On March 21 1960 the Sharpeville massacre occurred when the South African police opened fire on black civilians protesting the abhorred Pass Law, which restricted them to certain areas and forced them to carry passes at all times. 69 people were killed and 178 wounded by police during the violence.
Sharpeville Day has been commemorated since then on 21 March, and since 1994 has been the official Human Rights Day public holiday.
Remembering Sharpeville: The Killing of 69 Black South Africans on March 21st, 1960 Was a Turning Point: The World Judged Apartheid to Be Morally Bankrupt and the Political Agitation That Ensued Would Eventually Overturn White Supremacy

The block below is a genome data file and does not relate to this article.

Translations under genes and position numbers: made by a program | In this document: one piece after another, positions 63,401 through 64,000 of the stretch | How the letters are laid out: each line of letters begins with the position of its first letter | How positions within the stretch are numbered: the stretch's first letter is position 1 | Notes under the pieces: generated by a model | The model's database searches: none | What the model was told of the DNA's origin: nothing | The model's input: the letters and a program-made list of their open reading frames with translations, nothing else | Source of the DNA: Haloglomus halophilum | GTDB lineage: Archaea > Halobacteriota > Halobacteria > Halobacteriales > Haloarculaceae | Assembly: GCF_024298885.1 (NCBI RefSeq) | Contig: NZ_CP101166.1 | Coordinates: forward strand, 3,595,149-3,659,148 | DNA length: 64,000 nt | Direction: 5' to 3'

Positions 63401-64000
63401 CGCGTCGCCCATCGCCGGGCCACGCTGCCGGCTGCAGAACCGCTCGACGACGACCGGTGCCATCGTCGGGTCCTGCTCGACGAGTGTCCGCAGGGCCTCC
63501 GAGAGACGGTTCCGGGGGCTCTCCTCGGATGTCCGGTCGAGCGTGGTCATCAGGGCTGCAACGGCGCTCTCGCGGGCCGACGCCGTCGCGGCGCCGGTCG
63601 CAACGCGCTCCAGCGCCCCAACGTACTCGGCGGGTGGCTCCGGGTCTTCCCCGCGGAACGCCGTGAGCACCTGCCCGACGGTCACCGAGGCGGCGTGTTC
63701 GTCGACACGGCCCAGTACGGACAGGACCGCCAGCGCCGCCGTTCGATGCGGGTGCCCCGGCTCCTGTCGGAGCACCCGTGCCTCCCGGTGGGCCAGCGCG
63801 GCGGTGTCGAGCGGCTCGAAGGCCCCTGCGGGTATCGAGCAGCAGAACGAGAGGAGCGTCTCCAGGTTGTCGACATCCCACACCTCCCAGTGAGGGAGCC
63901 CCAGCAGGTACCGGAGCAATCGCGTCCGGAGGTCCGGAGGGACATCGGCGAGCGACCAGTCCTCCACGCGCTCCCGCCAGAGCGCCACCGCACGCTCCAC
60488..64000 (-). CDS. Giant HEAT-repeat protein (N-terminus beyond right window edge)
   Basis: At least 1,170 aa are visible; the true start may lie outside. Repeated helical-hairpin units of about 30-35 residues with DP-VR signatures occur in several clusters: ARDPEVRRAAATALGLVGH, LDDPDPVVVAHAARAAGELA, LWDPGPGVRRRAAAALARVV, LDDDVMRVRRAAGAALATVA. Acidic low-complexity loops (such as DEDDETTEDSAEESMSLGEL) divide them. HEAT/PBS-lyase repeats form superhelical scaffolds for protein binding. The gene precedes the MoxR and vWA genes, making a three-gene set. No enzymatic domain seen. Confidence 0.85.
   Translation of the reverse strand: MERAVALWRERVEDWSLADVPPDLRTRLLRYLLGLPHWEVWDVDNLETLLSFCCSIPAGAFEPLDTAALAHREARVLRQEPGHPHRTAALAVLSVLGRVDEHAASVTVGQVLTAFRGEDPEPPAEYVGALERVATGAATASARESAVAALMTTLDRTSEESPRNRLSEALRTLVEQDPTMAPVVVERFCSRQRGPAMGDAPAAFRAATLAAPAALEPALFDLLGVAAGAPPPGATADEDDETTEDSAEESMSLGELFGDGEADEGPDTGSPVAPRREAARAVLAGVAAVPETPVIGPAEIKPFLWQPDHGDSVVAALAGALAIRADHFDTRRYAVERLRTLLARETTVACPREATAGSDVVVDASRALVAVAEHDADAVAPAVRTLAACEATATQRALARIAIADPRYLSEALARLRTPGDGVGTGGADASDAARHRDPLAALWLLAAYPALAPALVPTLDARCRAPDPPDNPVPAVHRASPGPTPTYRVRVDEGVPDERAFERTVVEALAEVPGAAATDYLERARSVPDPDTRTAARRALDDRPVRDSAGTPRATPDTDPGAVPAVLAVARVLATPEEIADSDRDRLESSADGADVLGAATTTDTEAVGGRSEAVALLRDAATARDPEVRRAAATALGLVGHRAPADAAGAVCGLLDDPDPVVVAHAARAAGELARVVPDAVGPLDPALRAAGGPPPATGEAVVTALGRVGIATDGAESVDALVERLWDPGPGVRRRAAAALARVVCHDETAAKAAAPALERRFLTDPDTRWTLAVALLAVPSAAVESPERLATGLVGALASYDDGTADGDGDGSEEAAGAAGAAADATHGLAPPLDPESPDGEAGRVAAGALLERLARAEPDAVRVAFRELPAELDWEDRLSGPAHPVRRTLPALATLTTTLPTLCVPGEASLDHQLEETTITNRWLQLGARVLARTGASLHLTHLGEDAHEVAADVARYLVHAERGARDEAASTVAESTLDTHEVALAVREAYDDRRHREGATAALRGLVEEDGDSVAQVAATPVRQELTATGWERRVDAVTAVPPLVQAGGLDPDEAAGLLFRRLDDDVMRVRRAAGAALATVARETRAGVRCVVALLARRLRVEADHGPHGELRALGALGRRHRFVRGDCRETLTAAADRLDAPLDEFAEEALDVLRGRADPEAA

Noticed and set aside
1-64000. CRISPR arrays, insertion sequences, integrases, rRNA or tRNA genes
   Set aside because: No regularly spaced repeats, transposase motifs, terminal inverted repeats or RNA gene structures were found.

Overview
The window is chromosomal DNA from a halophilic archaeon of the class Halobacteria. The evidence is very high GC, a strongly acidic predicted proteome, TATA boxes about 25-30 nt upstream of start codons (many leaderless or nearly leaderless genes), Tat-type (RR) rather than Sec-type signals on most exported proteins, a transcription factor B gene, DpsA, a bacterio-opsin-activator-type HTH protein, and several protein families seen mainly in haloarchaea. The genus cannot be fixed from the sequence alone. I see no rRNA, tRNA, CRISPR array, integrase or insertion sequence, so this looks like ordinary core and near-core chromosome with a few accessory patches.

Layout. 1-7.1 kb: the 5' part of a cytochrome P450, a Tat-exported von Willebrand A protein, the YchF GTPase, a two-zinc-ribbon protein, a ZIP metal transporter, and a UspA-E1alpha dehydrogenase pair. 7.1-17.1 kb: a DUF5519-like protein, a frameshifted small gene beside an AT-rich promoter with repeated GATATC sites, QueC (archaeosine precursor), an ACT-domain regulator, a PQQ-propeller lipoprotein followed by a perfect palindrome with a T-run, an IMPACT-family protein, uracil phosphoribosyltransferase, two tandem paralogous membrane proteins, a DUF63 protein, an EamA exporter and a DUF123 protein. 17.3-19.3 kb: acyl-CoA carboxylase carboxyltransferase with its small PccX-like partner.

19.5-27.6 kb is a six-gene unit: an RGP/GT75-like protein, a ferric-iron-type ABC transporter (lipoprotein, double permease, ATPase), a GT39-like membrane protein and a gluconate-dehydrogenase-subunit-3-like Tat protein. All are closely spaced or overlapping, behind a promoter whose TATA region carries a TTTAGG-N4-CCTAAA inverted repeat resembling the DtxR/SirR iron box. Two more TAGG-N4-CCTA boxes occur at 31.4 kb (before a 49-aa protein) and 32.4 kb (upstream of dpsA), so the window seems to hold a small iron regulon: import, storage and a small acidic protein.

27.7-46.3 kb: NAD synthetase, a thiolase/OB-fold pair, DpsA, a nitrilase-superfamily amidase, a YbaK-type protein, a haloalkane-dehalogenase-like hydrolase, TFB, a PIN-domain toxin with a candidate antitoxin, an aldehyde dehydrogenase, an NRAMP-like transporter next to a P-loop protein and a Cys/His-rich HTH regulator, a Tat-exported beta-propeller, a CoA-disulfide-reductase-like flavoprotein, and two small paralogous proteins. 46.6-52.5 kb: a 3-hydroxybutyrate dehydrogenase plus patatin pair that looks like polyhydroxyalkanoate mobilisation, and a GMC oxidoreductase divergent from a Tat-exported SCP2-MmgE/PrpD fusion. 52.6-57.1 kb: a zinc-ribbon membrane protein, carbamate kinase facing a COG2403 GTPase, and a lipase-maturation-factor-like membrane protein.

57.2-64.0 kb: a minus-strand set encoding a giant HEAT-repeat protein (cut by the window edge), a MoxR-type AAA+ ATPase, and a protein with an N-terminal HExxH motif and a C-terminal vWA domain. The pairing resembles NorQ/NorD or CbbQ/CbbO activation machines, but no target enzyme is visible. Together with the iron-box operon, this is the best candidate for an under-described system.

Mar 01, 2010; [ILLUSTRATION OMITTED] Fifty years ago the name sharpeville reverberated around the world. Newspaper headlines proclaimed...
'The Construction Site of Our Democracy'; Sharpeville and Soweto Reflect Significant History of Steps People Took to Break Apartheid's Back
Mar 21, 2013; BYLINE: NTOMBI NDHLOVU email@example.com THE main street light is dimmed. But the red and blue lights hovering over the...